On special occasions, what is called a boodle fight is served, a huge and spectacular meal on banana leaves in which kamayan, the art of eating with the hands, is practiced. It does not lack rice in large quantities, all kinds of meat and fish, and some fruit arranged in a very showy way. If you want to live the experience, in some tourist areas such as El Nido or Bohol some restaurants organize boodle fights. Also, some island-hopping companies from Siargao, Coron, and El Nido do it.

What To Eat In The Philippines? 25 Typical Dishes And Drinks That You Will Love

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How much does food cost in the Philippines?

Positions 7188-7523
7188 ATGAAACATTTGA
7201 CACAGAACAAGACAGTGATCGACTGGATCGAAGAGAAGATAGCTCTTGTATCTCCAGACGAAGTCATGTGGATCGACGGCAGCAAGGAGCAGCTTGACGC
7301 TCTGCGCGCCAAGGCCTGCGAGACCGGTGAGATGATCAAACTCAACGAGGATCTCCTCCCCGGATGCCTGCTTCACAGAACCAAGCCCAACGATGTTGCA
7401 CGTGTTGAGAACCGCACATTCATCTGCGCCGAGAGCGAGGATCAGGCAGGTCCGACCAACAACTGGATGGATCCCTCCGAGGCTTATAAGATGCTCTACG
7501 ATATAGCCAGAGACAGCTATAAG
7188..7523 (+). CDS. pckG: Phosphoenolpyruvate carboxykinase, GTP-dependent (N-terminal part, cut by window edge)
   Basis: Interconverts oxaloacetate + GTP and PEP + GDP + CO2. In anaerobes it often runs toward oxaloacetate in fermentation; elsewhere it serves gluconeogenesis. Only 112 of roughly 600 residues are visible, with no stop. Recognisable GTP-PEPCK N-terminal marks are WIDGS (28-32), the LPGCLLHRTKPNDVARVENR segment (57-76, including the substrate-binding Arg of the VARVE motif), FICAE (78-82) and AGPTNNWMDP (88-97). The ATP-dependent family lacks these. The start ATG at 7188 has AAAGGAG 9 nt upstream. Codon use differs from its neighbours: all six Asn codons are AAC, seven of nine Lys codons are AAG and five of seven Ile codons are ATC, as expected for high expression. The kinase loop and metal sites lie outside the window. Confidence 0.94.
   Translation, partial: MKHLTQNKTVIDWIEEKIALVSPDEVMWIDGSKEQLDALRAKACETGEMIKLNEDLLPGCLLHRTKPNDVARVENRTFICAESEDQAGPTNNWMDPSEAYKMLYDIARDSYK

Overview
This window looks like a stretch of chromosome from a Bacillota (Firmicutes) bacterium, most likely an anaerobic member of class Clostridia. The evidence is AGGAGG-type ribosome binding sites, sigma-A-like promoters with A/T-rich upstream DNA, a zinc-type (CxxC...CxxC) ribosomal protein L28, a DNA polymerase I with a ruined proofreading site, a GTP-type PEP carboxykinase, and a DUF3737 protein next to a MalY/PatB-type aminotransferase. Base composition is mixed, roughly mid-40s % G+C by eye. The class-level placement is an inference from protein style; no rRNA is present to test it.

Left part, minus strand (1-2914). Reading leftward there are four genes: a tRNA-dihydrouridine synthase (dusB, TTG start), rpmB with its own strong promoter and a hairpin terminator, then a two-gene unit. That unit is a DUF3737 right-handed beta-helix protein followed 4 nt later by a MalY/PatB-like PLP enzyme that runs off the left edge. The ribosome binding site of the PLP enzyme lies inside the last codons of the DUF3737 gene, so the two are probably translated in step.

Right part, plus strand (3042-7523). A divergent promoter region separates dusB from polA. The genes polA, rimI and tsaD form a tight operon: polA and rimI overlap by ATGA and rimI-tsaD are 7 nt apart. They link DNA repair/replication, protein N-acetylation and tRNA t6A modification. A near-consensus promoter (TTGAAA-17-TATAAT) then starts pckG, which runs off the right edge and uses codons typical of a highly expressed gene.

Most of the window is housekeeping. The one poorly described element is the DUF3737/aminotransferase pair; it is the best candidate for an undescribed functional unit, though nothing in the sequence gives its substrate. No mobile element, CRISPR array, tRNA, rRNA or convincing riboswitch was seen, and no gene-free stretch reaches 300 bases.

The price of food in the Philippines depends a lot on where you decide to sit down to eat, but in general, we can tell you that it is very cheap. If you go to local restaurants, carenderias, or eateries , you can get a hearty plate of food for 40-70 pesos, depending on what you decide to try that day.

If you order a la carte dishes, prices can go up to 150-200 pesos, even more, if you plan to order fish or seafood dishes.

As for the drink, many restaurants offer free drinking water. If you want a soft drink, it is usual to pay 15 or 20 pesos (40 or 50 if it is in a can). Beers are around 50-60 pesos and you can find cocktails for 120-150 pesos, even cheaper if you take advantage of the so-called “happy hour”.

On the other hand, in the Philippines, there are also a lot of restaurants of all qualities and pricesIn tourist areas and the big cities, you will find gourmet cuisine, where the prices of the dishes can exceed 400 or 500 pesos. You decide what you want to spend.

What To Eat In The Philippines? 25 Typical Dishes And Drinks That You Will Love

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Where to eat in the Philippines?